Just two quick number question, the stat that you've shared in the last few calls, as a percentage of customers using at least one value-added services do you have that number for the June quarter? And then also, what do you expect will be the normalized tax rate for Q3 and for the year?

J. Sherman

Yes, I think we talked about the tax rate which is our full-year projection at this point and a 35% to 36% range. And then on that number, I think it's right around 77%. So more than 3/4 of our customers are using at least one value-added solution.

Operator

Your next question comes from the line of Derek Bingham with Goldman Sachs.

Derek Bingham - Goldman Sachs Group Inc.

Just kind of make sure I was clear on the cash gross margin question. It's been out taking for several quarters in a row, and I think a big driver of that was value-added services mix, the mix was about the same, right? Quarter-over-quarter, but it down ticked. So was there another factor there that I didn't pick up?

J. Sherman

I really think it's just a matter that we had an incredible gross margin quarter in Q1, and there's going to be small dynamics in and out in our costs and revenue and customer mix in between quarters. So I think it's more of the fact that 83% was the highest we've had for probably three years when we hit Q1. So the fact is that it was up year-over-year, we're pretty pleased with that.

Derek Bingham - Goldman Sachs Group Inc.

Just on the Velocitude, I mean, any sense for kind of -- is there any significant contribution of the top line near-term and any significant dilution as well in terms of your back-half expense outlook?

J. Sherman

Yes. We think sort of a 12- to 18-month period, it will be roughly neutral in terms of the bottom line. I think that its a very early-stage company with a few marquee customers, but not driving a lot of revenue. It should be about a little less than $1 million revenues in the back half. But it will be -- at the current run rate, we're looking at sort of the $3 million of OpEx in the back half of the year. And I think important that important investment that we're frankly going to accelerate because we think the opportunity next year to grow the revenue in this space is pretty awesome.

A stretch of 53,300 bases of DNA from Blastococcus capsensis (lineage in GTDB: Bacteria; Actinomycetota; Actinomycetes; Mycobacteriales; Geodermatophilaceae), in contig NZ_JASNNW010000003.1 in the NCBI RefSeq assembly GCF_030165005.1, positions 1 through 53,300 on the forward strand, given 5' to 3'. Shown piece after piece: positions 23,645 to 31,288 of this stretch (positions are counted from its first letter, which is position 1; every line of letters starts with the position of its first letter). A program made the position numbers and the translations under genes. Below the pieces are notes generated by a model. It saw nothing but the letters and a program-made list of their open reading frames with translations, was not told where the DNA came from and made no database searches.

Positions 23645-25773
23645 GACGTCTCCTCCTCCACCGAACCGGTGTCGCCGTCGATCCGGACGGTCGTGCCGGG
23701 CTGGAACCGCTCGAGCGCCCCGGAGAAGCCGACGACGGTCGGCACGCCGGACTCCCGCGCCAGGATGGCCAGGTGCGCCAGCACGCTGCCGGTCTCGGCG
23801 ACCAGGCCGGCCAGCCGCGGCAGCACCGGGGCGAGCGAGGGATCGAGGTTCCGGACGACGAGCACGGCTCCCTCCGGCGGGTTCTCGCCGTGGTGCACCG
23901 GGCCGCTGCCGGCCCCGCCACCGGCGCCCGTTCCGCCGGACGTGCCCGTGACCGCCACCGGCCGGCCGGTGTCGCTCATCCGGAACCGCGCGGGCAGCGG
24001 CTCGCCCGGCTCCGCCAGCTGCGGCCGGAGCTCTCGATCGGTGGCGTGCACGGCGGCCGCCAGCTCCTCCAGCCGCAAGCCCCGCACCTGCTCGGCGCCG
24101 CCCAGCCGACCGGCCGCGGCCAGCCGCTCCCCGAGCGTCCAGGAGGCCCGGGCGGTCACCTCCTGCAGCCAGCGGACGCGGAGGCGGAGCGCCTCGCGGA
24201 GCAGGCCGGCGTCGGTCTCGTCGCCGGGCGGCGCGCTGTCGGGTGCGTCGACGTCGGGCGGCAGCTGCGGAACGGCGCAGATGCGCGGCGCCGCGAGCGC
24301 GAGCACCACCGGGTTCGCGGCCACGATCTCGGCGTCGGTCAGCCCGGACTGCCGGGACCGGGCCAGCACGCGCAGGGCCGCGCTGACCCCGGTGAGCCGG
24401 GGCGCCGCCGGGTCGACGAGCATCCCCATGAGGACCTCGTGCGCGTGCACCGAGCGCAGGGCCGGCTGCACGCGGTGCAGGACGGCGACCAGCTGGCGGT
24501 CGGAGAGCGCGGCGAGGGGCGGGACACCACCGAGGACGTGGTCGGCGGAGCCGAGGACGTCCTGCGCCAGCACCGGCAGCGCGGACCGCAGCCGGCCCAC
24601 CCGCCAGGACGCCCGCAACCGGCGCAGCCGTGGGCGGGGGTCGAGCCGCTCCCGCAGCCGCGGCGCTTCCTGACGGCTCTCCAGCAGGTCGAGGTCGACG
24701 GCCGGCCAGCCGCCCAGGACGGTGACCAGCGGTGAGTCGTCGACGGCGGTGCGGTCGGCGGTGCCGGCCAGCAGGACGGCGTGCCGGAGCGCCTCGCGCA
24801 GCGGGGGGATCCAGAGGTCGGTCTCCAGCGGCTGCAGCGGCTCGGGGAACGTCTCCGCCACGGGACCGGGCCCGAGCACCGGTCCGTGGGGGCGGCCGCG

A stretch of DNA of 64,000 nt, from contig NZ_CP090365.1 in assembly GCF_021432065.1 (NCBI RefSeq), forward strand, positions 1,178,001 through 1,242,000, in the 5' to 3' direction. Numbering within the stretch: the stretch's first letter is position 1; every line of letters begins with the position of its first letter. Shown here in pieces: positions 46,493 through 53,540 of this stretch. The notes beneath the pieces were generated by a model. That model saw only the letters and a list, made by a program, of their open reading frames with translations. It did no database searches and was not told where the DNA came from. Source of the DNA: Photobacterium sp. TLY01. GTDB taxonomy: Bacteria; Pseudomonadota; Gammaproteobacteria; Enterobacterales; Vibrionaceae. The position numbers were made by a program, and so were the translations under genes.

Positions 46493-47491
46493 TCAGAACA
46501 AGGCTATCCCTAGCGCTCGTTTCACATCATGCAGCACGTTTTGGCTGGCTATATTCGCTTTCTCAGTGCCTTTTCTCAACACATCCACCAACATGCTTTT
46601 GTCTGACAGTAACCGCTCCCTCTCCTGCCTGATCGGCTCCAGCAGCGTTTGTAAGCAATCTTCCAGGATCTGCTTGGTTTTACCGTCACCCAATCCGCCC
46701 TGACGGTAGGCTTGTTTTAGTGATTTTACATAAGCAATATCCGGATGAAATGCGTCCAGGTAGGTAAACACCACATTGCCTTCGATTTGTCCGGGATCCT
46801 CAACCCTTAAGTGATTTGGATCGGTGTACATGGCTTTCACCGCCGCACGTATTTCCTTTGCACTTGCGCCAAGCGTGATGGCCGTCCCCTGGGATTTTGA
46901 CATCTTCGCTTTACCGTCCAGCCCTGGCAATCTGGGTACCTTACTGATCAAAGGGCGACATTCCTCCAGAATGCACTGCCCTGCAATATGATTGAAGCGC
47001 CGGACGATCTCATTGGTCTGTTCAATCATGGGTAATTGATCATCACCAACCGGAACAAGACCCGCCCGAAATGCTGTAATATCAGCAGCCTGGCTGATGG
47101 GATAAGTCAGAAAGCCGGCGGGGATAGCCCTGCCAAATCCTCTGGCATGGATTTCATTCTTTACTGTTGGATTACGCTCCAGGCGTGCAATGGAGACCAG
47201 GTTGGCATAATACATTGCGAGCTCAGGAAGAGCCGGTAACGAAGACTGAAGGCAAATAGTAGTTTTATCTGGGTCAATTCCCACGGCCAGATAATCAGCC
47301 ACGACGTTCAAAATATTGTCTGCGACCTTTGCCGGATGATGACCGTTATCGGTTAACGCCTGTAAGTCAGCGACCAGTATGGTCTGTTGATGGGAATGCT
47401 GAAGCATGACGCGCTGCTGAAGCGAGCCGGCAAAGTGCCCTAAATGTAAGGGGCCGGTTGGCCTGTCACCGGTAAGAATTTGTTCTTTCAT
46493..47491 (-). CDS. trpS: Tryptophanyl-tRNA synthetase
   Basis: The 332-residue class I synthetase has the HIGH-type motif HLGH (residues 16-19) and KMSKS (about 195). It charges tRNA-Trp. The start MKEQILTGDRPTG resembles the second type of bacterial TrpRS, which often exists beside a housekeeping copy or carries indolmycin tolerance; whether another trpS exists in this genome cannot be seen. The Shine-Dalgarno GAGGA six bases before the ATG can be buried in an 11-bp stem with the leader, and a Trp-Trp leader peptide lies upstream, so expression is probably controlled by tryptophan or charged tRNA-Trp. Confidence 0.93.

Operator

Your final question comes from the line of Chad Bartley with Pacific Crest.

Chad Bartley - Pacific Crest Securities, Inc.

Question on the quarter's CDN segment that non-value-added services piece, I think this is the sixth straight quarter where we saw year-over-year declines. Can you talk about, I guess, stable pricing pressure, accelerating traffic growth and I assume that the churn continues to ease. So why isn't that business, or why isn't that revenue segment growing?

J. Sherman

I think the media part of that segment is growing, but the part that's sort of traditional delivery is not growing. And so as a result, overall business is relatively flat.

Paul Sagan

On a bunch of those customers have transitioned to value-added services. So they've gone from static delivery to value-added dynamic sites. So they didn't go away. They've bought a higher value service and actually are doing more on our platform than they probably were two years ago. So we've migrated them strategically from something that had closer to a commodity substitute to something that's much more differentiated in the market in value.

J. Sherman

And we're probably still doing their commodity, if you will, delivery, put within that lower cost.

Paul Sagan

And that's loss in the overall deal in the multiple products that they're now buying from us. So that was a very conscious strategy.

Chad Bartley - Pacific Crest Securities, Inc.

Should we expect continued declines?

J. Sherman

Well, I think that it depends on at some point, that business becomes small and the Media business starts to grow so rapidly that you could see a turn there. The question now is get it in two or three years, where do you think that percentage looks like value-added versus volume. The answer is it really depends on how rapidly we see the growth in the media space take off.

Paul Sagan

Thank you all for tuning in. I appreciate it. We will be back in another three months to give you another update. Thank you. Goodbye.

Operator

Ladies and gentlemen, thank you so much for your participation in today's conference. This concludes the presentation, and you may now disconnect. Have a great day.

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Source: Akamai Technologies Q2 2010 Earnings Call Transcript